The first step to a decarbonized economy is to decarbonize the electricity sector and electrify as many energy uses as possible. The costs of renewable electricity generation have plummeted in recent years, making it more affordable in the developing world where demand is growing. Nevertheless, electricity storage or other forms of generation are needed for when wind and solar generation are not available, and not all forms of energy use can be easily electrified. Wealthy countries must develop, pilot, and commercialize technologies to deal with these situations and share these technologies with the developing world.
6. Fix the debt crisis and fiscal stress in the Global South
The profound economic consequences of the COVID-19 pandemic have left developing countries with looming debt and less room to maneuver in their policies and finances. External debt of developing countries reached $10.6 trillion in 2020, the highest level on record and nearly a third of their GDP.
The pandemic made clear that curving climate change requires solutions that involve the whole of society and a realistic assessment of how far and fast we can go. It is not enough for wealthy countries to commit to aggressive emissions reductions and pledge to help developing countries with low carbon technology and capacity building. Nor is it enough to combine climate finance with debt relief and liquidity to ease the fiscal pressure for developing economies. Nor to respond to the needs of the most vulnerable by connecting poverty eradication, resilience building, and climate mitigation. Instead, all these actions must be taken at the same time, to achieve climate goals and the 2030 U.N. Agenda for Sustainable Development.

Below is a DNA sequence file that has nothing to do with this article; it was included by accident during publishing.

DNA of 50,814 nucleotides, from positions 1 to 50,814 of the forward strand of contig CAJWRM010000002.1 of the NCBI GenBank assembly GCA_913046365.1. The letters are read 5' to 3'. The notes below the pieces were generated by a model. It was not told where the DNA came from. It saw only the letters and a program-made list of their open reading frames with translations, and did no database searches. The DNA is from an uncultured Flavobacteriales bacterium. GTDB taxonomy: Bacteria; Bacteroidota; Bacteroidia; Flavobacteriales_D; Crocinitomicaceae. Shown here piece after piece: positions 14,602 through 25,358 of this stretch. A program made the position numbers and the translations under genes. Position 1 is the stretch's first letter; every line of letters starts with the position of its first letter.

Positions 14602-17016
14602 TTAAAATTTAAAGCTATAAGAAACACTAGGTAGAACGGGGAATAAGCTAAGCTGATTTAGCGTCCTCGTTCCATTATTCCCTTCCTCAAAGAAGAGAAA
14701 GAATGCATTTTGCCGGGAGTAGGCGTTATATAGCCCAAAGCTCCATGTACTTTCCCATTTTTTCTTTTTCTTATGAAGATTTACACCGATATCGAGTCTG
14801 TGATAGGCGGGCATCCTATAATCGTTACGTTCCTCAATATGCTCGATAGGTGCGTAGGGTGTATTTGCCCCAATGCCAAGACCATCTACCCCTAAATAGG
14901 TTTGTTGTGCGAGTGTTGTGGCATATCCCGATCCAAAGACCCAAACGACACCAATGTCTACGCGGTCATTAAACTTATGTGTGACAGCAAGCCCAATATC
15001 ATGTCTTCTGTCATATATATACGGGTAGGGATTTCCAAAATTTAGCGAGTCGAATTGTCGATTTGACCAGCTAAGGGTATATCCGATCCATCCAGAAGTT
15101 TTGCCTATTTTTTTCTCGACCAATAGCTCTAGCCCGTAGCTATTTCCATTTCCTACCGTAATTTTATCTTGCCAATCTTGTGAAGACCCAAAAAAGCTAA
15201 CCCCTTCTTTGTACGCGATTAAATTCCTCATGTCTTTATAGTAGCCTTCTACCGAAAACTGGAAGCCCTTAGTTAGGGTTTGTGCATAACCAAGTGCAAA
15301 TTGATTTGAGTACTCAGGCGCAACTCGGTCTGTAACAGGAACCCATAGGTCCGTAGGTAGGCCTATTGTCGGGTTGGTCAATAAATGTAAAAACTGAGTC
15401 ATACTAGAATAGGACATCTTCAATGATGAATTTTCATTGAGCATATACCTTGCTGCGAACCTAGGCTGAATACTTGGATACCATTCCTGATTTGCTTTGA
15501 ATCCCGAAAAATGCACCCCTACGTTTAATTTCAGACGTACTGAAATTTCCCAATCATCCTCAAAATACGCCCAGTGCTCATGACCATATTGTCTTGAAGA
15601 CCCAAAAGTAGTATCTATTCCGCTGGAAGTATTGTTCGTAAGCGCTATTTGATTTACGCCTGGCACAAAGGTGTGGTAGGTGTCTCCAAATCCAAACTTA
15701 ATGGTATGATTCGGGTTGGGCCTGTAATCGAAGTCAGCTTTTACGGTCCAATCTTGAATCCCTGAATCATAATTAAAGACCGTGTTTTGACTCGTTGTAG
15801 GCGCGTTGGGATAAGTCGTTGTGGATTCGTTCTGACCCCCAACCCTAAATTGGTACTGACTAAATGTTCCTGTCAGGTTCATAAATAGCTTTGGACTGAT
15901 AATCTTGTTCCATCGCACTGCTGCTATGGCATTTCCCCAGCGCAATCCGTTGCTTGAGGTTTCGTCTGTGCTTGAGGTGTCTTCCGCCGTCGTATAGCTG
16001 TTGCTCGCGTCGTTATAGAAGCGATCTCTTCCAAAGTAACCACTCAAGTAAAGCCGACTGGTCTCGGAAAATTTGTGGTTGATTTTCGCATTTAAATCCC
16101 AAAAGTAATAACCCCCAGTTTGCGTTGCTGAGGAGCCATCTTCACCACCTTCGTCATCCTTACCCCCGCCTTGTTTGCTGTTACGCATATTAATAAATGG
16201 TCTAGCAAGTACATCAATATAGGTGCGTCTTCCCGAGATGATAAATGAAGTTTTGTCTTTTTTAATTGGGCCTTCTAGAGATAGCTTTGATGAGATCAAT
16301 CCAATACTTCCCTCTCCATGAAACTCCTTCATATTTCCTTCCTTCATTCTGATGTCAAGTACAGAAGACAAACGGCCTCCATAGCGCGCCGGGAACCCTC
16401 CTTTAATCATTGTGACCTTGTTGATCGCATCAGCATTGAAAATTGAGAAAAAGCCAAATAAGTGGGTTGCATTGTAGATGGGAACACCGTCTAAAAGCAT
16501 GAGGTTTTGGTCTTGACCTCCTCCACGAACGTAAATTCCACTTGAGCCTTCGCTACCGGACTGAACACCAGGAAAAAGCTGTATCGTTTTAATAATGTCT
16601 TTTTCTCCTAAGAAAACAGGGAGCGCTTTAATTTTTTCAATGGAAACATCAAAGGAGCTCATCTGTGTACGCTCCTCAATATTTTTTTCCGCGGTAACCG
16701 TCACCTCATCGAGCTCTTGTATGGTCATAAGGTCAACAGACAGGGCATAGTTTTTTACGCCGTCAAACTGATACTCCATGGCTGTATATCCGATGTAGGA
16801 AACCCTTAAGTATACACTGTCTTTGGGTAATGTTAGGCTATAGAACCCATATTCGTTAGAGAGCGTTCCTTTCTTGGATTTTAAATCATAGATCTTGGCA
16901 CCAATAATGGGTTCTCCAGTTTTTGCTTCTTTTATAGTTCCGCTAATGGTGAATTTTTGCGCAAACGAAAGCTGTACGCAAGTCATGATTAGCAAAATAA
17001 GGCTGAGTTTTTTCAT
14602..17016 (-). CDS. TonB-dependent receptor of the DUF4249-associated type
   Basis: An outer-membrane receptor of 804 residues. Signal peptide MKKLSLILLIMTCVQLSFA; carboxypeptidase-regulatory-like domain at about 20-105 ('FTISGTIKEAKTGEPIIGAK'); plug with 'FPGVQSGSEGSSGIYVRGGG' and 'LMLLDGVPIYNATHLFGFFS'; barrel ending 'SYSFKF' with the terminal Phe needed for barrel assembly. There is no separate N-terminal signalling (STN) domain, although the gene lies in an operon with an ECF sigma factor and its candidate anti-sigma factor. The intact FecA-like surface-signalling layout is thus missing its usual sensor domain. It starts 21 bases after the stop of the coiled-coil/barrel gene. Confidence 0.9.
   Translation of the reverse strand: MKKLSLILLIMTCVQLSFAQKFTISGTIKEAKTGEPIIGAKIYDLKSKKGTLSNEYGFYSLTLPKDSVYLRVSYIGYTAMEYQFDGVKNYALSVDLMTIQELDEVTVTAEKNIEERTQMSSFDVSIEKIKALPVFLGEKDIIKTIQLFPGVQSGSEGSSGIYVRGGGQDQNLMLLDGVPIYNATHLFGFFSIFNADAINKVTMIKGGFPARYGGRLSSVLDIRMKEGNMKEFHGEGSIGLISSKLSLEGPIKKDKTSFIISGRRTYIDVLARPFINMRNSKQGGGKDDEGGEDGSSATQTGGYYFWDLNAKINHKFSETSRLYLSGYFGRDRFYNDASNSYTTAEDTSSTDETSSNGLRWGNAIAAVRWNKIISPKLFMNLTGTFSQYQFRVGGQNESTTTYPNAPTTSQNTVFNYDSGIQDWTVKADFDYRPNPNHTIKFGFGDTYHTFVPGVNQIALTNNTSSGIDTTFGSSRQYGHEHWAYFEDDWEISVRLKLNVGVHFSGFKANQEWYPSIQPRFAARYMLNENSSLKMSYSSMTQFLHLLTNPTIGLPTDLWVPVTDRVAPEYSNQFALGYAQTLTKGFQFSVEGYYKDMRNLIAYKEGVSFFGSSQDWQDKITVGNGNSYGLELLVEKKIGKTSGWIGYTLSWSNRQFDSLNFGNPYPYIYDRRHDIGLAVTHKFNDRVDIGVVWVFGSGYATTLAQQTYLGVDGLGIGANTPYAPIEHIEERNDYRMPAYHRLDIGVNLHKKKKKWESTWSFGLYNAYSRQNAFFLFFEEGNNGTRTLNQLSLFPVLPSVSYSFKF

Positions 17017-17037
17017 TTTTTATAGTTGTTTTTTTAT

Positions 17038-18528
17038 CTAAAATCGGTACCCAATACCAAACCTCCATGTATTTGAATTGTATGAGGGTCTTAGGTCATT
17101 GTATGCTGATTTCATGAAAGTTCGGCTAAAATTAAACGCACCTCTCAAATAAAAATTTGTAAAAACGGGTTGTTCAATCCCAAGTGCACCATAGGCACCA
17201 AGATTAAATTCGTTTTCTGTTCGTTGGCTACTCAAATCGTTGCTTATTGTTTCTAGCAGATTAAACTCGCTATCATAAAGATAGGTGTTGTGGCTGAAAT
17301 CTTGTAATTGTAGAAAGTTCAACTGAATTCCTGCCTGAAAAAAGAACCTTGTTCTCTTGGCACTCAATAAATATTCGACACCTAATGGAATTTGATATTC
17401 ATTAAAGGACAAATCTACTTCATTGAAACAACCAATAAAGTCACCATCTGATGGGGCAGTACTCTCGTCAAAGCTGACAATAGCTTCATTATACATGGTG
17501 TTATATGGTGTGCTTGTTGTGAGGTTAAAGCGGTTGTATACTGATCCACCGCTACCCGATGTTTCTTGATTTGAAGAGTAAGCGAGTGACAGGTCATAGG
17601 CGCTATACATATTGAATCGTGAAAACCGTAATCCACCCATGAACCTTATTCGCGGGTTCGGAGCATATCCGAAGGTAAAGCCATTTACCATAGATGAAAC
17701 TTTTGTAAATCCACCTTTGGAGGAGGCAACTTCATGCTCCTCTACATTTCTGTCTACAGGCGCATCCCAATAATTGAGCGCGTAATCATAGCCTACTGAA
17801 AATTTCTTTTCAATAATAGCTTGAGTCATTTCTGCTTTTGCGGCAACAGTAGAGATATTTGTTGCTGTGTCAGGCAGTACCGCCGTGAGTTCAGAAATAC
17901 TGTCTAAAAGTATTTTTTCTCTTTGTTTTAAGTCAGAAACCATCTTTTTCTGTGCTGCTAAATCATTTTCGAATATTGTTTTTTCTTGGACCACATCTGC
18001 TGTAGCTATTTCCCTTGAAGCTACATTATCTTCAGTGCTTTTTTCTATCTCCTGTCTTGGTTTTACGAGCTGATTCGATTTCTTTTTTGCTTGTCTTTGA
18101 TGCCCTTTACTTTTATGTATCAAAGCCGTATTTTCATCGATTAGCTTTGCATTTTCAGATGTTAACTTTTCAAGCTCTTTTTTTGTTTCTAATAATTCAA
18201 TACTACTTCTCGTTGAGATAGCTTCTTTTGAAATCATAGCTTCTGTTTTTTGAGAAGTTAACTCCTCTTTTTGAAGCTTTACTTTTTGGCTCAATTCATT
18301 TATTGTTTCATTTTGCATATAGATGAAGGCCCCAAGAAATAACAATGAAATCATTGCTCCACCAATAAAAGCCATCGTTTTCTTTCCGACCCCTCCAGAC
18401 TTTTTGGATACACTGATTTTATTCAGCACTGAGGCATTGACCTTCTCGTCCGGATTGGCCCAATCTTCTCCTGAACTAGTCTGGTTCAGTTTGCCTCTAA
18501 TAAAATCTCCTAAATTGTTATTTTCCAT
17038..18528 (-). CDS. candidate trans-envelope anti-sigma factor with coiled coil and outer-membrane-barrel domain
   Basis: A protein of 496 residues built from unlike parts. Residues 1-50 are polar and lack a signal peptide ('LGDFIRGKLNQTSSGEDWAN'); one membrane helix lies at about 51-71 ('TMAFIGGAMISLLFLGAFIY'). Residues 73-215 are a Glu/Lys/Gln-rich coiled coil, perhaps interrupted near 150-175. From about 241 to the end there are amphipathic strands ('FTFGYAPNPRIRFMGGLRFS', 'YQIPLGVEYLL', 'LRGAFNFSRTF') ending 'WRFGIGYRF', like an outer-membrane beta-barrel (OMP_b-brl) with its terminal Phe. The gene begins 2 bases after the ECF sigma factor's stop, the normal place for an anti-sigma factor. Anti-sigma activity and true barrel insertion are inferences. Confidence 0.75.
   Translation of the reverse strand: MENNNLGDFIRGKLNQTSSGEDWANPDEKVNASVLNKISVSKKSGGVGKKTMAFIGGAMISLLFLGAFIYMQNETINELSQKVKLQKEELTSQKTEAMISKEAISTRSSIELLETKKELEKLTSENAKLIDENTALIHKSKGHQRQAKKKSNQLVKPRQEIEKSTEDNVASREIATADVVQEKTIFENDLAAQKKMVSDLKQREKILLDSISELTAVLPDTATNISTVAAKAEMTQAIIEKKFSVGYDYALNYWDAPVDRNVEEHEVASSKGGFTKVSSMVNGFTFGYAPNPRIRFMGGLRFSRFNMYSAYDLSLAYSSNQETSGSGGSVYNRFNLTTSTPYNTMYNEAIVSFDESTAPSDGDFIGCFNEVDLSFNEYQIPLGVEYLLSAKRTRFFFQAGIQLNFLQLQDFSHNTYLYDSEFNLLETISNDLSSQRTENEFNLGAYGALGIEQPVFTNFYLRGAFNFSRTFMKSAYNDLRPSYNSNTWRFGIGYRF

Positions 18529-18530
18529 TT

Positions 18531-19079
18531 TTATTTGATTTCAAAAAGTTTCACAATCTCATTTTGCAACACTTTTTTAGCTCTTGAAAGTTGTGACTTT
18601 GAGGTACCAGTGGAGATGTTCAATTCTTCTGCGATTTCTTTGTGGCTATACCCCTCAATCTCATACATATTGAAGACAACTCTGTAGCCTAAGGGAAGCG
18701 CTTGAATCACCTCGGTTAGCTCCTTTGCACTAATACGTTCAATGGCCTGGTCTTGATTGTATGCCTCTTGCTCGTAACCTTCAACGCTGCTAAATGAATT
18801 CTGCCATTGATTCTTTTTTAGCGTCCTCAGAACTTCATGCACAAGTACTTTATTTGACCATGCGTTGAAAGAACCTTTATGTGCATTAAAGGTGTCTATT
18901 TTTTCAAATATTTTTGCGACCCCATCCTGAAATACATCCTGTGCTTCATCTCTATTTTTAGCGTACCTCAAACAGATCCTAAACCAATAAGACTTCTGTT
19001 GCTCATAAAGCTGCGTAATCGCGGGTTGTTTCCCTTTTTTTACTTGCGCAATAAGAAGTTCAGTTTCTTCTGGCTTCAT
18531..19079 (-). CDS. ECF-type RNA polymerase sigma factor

Wealthy countries must fulfill their commitment to mobilize at least $100 billion annually to support developing countries transition to green, sustainable, and resilient economies. This funding should be complemented with knowledge and technology transfer to boost renewable energy production capacity in the global south and devote 50% to adaptation and resilience building, especially for least developed countries and small island developing states.
What Happens Next
COP26 in Glasgow offered world leaders a unique chance to address the sticking points impeding progress, not only reducing greenhouse gas emissions, but also addressing the economic inequalities and fiscal stress that limit developing countries’ capacity to move towards post-carbon economies. Instead, the closing of COP26 included apologetic words from the COP president, disappointment from the countries that are paying the highest price for climate impacts, and anger from activists and civil society. The Glasgow climate pact must be boosted by greater action from the larger emitters.
Egypt, the host of COP27 next year, has homework to do. Multilateral responses and solutions are the only way forward. Achieving the goal to “keep 1.5 alive” can only happen through solidarity, shared but differentiated responsibilities, and the recognition that a healthy, stable earth system and climate are our most valuable assets. Even if the G-20 and G-7 are able to lead ambitious efforts to achieve the Paris Agreement goals, the UN and the Climate Convention Conference of the Parties must also deliver universal, balanced, and actionable results. Stabilizing the climate is about protecting human lives and livelihoods now. The future starts today.
The findings, interpretations and conclusions posted on Brookings.edu are solely those of the authors and not of The Brookings Institution, its officers, staff, board, funders, or organizations with which they may have a relationship.